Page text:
Septic Emboli

There is an extensive differential for multifocal T2/FlAIR hyperintense lesions in the brain parenchyma including neoplasm (metastasis, lymphoma), infection (abscess, septic emboli), infarct (vasculitis), trauma (diffuse axonal injury) and demyelinating disease (multiple sclerosis). The peripheral distribution at the grey white junction follows regions of greatest blood flow within the brain suggesting a systemic origin like septic emboli and metastasis.

Diagnosis: Septic emboli (presumed)

Figure 1: Red arrows. A : Axial susceptibility weighted images demonstrate  multifocal regions of decreased signal (increased susceptibility) suggestive of petechial hemorrhage. B : The lesions demonstrate restricted diffusion (ADC signal is also decreased)  and are situated at the grey-white junction. C : The lesions demonstrate increased T2/FLAIR signal with relatively little vasogenic edema.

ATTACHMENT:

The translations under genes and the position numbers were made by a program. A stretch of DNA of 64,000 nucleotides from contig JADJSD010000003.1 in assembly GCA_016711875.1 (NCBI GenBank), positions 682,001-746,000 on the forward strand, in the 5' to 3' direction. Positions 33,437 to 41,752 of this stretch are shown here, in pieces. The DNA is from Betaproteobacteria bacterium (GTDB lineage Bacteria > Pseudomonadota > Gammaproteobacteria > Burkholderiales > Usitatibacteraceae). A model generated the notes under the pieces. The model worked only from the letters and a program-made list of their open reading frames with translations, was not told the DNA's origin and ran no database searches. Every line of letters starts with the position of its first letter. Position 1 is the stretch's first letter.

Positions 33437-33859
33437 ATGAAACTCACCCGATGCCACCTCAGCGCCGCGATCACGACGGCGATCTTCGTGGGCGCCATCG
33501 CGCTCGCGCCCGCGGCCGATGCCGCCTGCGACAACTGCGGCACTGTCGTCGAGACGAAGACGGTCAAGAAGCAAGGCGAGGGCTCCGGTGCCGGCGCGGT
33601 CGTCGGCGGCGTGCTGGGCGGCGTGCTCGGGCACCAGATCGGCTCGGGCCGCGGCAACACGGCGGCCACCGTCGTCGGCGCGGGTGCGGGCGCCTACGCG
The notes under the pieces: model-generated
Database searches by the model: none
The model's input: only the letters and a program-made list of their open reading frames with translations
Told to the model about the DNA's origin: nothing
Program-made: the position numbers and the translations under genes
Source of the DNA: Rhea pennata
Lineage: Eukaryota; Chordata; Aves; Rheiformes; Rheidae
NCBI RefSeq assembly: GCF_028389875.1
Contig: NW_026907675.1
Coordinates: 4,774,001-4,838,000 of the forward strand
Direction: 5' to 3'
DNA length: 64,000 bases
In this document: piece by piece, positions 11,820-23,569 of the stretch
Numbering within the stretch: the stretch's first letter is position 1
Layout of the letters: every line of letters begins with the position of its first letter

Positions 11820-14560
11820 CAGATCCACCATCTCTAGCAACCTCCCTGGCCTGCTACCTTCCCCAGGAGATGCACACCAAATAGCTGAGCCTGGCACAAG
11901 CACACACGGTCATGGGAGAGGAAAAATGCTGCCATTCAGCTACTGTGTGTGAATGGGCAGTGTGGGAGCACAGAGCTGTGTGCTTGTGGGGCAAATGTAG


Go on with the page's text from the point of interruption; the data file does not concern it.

Neoplasms generally incite significant vasogenic edema and lack central restricted diffusion, which suggests an infectious process in this case. Septic emboli are infected embolic debris that originate most commonly  from central venous cathethers, thrombophelbitis and endocarditis. Introvenous drug users and immunocompromised patients are predisposed. Multiple cavitary pulmonary lesions can also result from septic emboli.


Learning Radiology. Septic Emboli. Available at :

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About the Author: Christopher Buckle MD